“Try to pose for yourself this task: not to think of a polar bear, and you will see that the cursed thing will come to mind every minute.” – Fyodor Dostoevsky, Winter Notes on Summer Impressions
Although this psychological phenomenon of the mind gravitating back to the very act that it has been instructed to curtail was first observed by Dostoevsky but it was more than a century later that a psychologist from Harvard University, Daniel Wegner, carried out a series of experiments to prove this assertion. In this experiment, Wegner divided the students into two groups and to the first group, he instructed the students that they should not think of the white bear for a period of 5 minutes and the students in the second group were asked to think of the white bear. Despite the seemingly simple instruction, the students in the first group who were specifically instructed to suppress their thoughts about the white bear thought of the creature more than once per minute, on average.
Next, Wegner asked the same students to think of the white bear without any restriction. During this time, the students who had initially been told to control their thought and suppress the image of the white bear reported imagining the creature much more than the students who had initially received no such orders to restrain their thoughts. The results suggested that suppressing the thought for the first five minutes caused a sort of “rebound effect”, which caused the image of the white bear to appear more freely and frequently into the minds that had previously attempted to forcefully suppress the image.
In a similar psychology experiment on thought suppression, psychologists named James Erskine and George Georgiou conducted an experiment to study the effects of suppressing thoughts on consumption of chocolate. They divided the participants into three groups, the participants in the first group were asked to think about chocolate, the second group was instructed to suppress their thoughts of chocolate, and the third group was informed to simply record their thoughts with no specific details. Later, all participants were asked to taste some chocolates and rate them according to the several well-defined qualities related to taste. The focus of the study was not the ratings but to evaluate how much chocolate each participant consumed. People who had tried to suppress thoughts about chocolate ended up eating more chocolate. Suppression not only led to a rebound in chocolate thoughts, but also to a rebound in terms of the physical manifestation affecting the behavioral pattern of the participants.
As per Wegner’s Ironic process theory, when we attempt to suppress any thought one part of our mind complies with the injunction and dutifully avoids the forbidden thought. The problem arises when the other part of the brain periodically monitors that activity with an intent to check that the restriction is being obediently complied but ironically, such fixated voluntary supervision of the mind only ends up making the forbidden thought to reoccur.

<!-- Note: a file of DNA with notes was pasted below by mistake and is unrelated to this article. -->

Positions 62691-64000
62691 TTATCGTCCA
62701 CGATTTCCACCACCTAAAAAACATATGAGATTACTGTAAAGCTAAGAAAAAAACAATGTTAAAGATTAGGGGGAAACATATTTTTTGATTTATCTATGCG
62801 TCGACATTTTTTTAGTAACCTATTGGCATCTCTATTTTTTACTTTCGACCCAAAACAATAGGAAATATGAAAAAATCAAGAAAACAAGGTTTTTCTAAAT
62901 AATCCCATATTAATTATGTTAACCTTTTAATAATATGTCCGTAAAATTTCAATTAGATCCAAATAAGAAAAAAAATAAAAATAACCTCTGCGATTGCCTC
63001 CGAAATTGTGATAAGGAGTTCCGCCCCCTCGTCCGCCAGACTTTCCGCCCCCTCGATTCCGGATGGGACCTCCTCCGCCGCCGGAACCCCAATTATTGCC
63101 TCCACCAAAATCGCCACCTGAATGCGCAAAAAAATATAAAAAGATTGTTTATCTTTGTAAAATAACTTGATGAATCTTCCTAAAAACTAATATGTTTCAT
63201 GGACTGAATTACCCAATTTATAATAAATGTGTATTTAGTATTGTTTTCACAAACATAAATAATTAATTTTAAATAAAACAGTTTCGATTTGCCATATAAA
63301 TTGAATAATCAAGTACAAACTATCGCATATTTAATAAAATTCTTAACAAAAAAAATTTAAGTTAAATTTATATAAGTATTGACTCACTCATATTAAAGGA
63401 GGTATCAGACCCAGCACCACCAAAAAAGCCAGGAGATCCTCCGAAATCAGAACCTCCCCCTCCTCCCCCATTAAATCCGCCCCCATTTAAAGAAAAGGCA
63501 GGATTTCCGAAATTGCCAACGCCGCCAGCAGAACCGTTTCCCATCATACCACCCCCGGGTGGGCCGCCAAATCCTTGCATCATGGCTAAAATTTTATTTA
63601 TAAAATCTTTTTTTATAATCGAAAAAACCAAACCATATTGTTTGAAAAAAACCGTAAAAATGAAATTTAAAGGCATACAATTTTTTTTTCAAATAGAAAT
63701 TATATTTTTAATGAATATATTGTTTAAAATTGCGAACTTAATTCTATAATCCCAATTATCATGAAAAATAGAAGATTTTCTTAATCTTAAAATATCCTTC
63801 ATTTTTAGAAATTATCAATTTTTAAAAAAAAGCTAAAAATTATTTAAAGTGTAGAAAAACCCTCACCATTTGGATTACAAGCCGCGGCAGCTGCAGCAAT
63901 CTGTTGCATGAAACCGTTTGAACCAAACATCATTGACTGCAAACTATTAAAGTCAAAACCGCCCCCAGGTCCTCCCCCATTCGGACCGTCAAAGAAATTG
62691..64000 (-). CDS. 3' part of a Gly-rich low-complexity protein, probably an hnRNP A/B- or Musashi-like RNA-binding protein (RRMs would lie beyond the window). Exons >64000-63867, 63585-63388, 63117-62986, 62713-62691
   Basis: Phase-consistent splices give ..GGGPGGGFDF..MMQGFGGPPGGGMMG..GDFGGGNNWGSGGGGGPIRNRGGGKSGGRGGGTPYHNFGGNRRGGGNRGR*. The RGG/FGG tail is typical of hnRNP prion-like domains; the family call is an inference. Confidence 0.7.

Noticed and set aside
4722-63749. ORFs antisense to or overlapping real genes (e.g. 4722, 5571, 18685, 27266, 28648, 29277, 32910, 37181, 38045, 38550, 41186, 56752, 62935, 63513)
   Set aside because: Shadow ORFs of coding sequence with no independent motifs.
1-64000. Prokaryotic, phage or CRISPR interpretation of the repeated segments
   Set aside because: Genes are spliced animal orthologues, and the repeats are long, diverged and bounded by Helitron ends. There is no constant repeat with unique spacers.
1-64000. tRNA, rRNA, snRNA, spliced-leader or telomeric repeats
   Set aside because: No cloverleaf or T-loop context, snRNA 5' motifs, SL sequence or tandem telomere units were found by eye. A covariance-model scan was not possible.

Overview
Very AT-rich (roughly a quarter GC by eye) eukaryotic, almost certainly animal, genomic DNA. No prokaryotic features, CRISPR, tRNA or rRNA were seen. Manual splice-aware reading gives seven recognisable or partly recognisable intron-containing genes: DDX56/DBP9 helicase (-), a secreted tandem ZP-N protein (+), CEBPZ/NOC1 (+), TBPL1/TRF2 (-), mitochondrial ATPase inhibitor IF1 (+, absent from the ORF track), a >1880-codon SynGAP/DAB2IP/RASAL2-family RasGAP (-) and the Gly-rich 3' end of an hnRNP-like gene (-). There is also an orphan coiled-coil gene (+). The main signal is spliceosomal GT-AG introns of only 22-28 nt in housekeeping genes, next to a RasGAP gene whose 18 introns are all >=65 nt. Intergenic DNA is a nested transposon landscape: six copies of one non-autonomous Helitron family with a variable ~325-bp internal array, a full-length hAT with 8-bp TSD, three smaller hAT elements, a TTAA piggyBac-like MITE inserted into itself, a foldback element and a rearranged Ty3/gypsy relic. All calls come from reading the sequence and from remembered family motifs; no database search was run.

If thought suppression is doomed to fail, could we be doing ourselves more harm by constantly coercing our mind to abstain from pornography and masturbation? Perhaps this is the reason why most of us repeatedly relapse back to our old ways after having experienced few days of self-discipline inspired by forceful thought suppression.
This post is not to discourage you but to explain the basic fundamentals of how the brain functions. Once you understand how your brain functions, how it perceives triggers, temptations, etc. then you have won half your battle because then you can work around to circumvent that weakness and march towards your goal and not try to fight your brain by force-feeding your desire and eventually getting dissuaded.
Wegner suggests certain strategies which can be successfully employed to positively distract the mind to keep it on track and not relapse back to its old ways.
There are several guided meditation videos available on YouTube and you can check that if you are a complete novice to this.
In conclusion, quitting pornography and masturbation can sometimes prove to be a difficult endeavor, for better results we must avoid repeatedly reminding our mind of the things that we must not do; instead, it will do us all a lot more good if we remind ourselves of the things we should rather do and invest our time and energy in doing that task and constantly strive to be a better version of ourselves. There are no quick fix solutions in life; we all have to gradually work to change our mindset and perceptions for long-lasting results. Stay strong!
Pornography addiction is a real threat. Thousands of people suffer in silence, families have been destroyed, women have been objectified, careers have ended, etc. because of this problem. Yet, we consider pornography as entertaining and educating. Rather than helping the person suffering overcome the issue, society prefers to make them a laughing example. In my blog, quitfapnow.com, I discuss habit transformation techniques to help people overcome this problem and lead a happy life.